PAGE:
New Zealand’s response – with an obvious immediate eye to inclusion in the forthcoming Sprint to Glasgow meeting – has been to resort to the politics of the grand gesture that this government is so good at – the declaration by Parliament of a Climate Change Emergency, and the promise to achieve net-zero emissions levels within the next thirty years.
Not of transformation
The Speech from the Throne last week said Climate Change Policy would be a priority over the next three years with the government committed to developing policy to reduce emission levels.
More fine words, but as is rapidly becoming the hallmark of this government, words still waiting to be backed up by firm action.
Others are starting to notice that this government is not the government of transformation it promised to be back in 2017. It has certainly turned emoting and getting angst about the various issues facing the country into a veritable art form, which has paid it a positive political dividend so far.
At the same time, it is becoming increasingly adept at finding others to blame for its failings. First it was the previous government, then it was its former coalition partner, and now, the housing crisis is apparently the fault of the New Zealand public!
However, there is no room for excuses any more. As the country’s first single party majority government in a quarter of a century it will be expected to match its rhetoric with action. Failure to do so will be no-one else’s fault but its own. Moreover, having talked so big to the world about our ambitions, we should hardly be surprised when others highlight our perceived shortcomings. The British High Commissioner’s comments, and the potential exclusion from the Sprint to Glasgow meeting are likely to be the first of many international wake-up calls.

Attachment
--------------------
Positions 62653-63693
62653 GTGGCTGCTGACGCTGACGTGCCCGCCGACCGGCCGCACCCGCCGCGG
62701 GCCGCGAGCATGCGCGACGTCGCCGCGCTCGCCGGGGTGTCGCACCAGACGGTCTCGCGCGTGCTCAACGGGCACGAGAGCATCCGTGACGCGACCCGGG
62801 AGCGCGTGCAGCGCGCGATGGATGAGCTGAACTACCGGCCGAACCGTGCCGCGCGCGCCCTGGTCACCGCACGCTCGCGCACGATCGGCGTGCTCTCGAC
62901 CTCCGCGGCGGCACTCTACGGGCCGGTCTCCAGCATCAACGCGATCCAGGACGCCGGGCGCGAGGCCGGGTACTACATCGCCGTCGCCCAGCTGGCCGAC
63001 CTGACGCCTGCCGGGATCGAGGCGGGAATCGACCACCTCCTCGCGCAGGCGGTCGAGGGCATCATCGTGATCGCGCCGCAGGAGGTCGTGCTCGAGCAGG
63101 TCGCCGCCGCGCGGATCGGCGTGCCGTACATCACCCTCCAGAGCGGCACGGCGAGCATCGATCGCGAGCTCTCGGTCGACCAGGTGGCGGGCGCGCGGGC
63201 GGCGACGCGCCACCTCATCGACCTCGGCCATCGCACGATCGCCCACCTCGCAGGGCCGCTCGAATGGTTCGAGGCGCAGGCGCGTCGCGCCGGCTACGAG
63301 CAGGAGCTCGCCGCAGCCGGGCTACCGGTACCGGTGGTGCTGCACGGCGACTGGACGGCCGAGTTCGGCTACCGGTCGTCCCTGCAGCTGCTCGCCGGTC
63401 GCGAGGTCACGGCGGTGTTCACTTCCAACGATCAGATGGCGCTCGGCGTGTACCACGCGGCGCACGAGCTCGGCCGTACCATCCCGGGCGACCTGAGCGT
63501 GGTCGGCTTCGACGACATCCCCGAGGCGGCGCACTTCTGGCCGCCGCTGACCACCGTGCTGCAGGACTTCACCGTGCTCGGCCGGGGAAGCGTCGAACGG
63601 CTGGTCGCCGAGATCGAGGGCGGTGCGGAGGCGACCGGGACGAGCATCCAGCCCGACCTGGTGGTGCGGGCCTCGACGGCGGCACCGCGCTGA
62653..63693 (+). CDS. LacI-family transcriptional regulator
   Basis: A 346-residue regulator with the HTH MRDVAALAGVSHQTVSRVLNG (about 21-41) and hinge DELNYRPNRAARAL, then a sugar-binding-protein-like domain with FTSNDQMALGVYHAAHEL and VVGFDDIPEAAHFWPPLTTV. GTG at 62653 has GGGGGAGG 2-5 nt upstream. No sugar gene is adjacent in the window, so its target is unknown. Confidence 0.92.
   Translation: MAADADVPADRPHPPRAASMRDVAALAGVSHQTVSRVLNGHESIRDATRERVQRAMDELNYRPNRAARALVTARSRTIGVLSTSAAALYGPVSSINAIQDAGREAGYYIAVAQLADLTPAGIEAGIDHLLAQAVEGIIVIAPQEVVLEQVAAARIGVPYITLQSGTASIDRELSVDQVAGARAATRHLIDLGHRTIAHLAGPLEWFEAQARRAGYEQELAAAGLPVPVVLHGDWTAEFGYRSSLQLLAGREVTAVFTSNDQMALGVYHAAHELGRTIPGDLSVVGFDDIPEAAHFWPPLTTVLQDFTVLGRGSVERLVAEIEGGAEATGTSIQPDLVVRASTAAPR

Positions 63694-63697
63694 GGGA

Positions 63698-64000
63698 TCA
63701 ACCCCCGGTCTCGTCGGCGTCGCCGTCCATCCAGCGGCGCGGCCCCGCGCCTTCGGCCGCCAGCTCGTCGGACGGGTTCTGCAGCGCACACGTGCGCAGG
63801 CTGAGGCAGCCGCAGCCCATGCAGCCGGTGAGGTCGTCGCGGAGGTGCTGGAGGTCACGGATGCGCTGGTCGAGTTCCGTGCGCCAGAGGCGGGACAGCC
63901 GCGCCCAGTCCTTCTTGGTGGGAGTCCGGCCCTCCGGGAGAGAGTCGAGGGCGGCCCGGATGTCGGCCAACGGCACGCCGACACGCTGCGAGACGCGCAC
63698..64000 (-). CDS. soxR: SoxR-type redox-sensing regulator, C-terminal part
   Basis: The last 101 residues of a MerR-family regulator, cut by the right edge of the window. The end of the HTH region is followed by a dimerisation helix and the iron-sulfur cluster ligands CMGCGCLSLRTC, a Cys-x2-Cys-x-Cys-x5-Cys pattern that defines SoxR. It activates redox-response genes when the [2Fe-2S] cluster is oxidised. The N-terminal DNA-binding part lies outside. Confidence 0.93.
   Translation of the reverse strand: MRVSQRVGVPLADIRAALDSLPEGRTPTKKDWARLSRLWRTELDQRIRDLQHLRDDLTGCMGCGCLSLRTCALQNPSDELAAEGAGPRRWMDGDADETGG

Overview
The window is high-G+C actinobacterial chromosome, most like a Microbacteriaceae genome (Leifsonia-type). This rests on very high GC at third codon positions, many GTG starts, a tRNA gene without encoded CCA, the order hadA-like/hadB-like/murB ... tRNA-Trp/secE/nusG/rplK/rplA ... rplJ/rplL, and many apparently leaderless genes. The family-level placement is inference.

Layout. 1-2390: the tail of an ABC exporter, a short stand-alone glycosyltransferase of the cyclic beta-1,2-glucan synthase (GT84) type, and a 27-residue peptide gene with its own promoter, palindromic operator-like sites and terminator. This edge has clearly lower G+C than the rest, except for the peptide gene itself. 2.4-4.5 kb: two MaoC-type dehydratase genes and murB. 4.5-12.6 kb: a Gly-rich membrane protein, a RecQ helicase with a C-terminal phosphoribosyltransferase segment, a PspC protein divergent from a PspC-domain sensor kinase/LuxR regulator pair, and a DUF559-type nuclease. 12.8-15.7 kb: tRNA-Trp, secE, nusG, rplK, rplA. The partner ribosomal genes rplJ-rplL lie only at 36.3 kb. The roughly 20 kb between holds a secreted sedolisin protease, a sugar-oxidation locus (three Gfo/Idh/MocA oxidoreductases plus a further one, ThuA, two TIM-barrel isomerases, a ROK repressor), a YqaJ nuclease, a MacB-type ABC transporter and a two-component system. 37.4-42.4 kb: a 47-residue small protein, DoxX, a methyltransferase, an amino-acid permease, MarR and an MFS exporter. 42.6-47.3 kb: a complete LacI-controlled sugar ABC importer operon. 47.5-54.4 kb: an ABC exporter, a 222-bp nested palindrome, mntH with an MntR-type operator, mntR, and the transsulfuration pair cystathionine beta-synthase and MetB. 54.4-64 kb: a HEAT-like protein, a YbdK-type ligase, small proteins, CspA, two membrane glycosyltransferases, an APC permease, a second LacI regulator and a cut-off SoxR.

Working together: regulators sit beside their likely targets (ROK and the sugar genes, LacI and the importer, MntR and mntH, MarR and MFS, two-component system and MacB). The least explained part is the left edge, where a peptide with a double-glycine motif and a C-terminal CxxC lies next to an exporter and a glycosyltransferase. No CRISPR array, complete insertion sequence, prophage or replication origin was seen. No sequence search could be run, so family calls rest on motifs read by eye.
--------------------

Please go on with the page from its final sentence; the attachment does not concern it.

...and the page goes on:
So, having declared a Climate Change emergency by way of a Parliamentary motion, the ball is very much in the government’s court to back up that fine sentiment with practical and measurable policies for the next three years and beyond to turn around and reduce New Zealand’s steadily rising emissions levels. Ministers have been at pains to reassure that such actions are coming, and that the government will deliver on this policy. They do so against the United Nations Secretary-General’s lament this week that nowhere near enough is being done by governments across the world to tackle climate change.
The clock has been ticking on this generation’s “nuclear free moment.”
The time for rhetoric has passed. The Parliamentary declaration has set up the expectation that decisive action will now follow. As part of the accountability inherent within that Ministers should be required to report to Parliament each year what tangible progress the country is making to reducing its emissions levels and moving to a more sustainable future.
Otherwise, climate change policy risks quickly disappearing into Labour’s policy abyss the way Kiwibuild and reducing child poverty have done in recent years.
Peter Dunne was a Minister of the Crown under the Labour and National-led governments from November 1999 and September 2017. He lives in Wellington.